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What Do White Spots on Teeth Mean?
Have you ever gone to the doctor and reported that you had a cough? A “cough” is a little bit like white spots on your teeth when it comes to diagnostics. There are simply too many possibilities to make an accurate diagnosis based solely on this one symptom.
Suffice it to say, most folks like their teeth to be a uniform color. Before we get into why white spots occur, there are several possible dental interventions that can remove and prevent white staining to the teeth. Below, we’ll discuss white spots on the teeth and what they mean.
Causes of White Spots on Teeth
Essentially, decalcification of the tooth enamel results in white spots on your teeth. But there are numerous ways that this can happen and one of them is actually being over-vigilant in your approach to dental hygiene. Below, we’ll take a look at some of the root causes of white spots on the teeth.
- Fluorosis – Fluorosis is a real condition that results from fluoride poisoning. While there are some conspiracy theories related to fluoride, it is toxic at high doses. Those who live in places where the water is fluoridated will need to be more careful about the types of dental interventions they employ. Fluoride is good for dental hygiene in the correct doses because it strengthens tooth enamel.
- Tooth decay – Generically, tooth decay includes the presence of plaque and tartar where bacteria live. The bacteria will feed on sugary leftovers in your mouth and produce an acid as a byproduct that causes the erosion of tooth enamel. This can result in decalcification which causes white spots on the teeth.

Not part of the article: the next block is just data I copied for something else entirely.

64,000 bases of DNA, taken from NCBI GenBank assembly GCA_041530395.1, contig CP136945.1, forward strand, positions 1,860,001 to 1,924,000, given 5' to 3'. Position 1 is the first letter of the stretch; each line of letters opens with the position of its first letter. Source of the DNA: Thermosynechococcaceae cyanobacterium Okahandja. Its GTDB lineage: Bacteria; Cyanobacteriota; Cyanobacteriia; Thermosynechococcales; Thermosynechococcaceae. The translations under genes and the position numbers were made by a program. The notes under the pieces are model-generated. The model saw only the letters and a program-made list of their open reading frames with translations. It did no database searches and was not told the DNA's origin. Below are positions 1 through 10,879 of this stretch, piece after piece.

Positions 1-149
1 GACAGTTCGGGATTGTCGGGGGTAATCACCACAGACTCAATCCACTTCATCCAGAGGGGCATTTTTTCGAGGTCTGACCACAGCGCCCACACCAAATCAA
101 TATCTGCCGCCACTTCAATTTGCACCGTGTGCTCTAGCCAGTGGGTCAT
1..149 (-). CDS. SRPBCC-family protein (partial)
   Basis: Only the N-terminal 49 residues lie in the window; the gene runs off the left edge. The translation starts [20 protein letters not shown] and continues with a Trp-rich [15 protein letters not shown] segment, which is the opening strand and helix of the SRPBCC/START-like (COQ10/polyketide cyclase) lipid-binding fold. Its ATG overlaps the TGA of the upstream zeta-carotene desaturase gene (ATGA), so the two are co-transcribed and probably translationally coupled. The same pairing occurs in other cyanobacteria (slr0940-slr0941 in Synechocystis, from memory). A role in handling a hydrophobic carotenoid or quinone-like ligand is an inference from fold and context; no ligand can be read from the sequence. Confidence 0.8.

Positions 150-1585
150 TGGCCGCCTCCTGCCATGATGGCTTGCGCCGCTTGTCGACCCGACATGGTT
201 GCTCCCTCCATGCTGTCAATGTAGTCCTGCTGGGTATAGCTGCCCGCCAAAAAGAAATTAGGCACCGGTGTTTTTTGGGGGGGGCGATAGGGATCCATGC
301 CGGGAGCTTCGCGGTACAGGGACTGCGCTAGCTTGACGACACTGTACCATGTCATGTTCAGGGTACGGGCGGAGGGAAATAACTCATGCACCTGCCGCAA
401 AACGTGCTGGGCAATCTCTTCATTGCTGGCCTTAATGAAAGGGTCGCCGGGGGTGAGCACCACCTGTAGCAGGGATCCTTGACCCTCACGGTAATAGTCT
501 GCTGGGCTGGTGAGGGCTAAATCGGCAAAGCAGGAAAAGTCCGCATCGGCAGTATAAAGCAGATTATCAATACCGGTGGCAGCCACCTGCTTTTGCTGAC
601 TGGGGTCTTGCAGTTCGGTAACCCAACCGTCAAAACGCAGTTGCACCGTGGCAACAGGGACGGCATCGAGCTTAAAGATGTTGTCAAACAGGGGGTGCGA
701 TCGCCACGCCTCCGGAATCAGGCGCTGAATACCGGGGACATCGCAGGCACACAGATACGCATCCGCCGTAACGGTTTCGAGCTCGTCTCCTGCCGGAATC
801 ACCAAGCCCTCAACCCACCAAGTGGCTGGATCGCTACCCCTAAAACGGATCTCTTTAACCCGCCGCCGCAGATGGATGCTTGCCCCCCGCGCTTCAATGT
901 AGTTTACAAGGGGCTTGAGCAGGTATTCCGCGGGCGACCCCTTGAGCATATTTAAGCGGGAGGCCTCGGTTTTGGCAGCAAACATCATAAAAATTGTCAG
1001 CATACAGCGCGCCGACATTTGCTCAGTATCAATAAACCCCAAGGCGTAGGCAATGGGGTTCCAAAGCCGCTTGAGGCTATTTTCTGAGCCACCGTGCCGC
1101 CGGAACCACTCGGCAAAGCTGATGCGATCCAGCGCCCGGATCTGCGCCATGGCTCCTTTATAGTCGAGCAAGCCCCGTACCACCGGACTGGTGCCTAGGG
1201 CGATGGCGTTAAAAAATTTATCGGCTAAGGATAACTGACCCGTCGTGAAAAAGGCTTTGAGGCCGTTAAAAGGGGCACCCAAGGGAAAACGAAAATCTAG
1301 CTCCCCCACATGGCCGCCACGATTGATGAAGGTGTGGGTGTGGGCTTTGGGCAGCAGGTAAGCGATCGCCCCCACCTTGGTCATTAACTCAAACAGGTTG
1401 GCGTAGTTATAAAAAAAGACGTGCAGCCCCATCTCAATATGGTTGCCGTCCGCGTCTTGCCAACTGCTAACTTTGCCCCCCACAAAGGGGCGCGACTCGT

- Diet – Your diet can influence just about everything. Calcium is a mineral that is required for the healthy development of bones and teeth. If your diet is too low in calcium, it could result in your teeth not having enough enamel which will look like white spots.
- Genetics – Some people are born with a condition known as enamel hypoplasia which simply means there isn’t enough enamel. A lack of enamel will present as white spots in the teeth.
In each of these examples, the process that causes white spots on the teeth is decalcification. It means there isn’t enough calcium to support strong tooth enamel. Tooth decay, poor diet, genetics, and medications can cause decalcification.
Preventing White Spots on Teeth
Preventing white spots requires dentists to determine the cause of the decalcification. Typically, this means changes to diet or oral hygiene that produce better results. Avoiding sugary or acidic foods is especially important. Likewise, determining if your local tap water is fluoridated can help prevent fluorosis.
For those concerned about white spots on their teeth, veneers or tooth treatments are successful at eliminating the blemishes.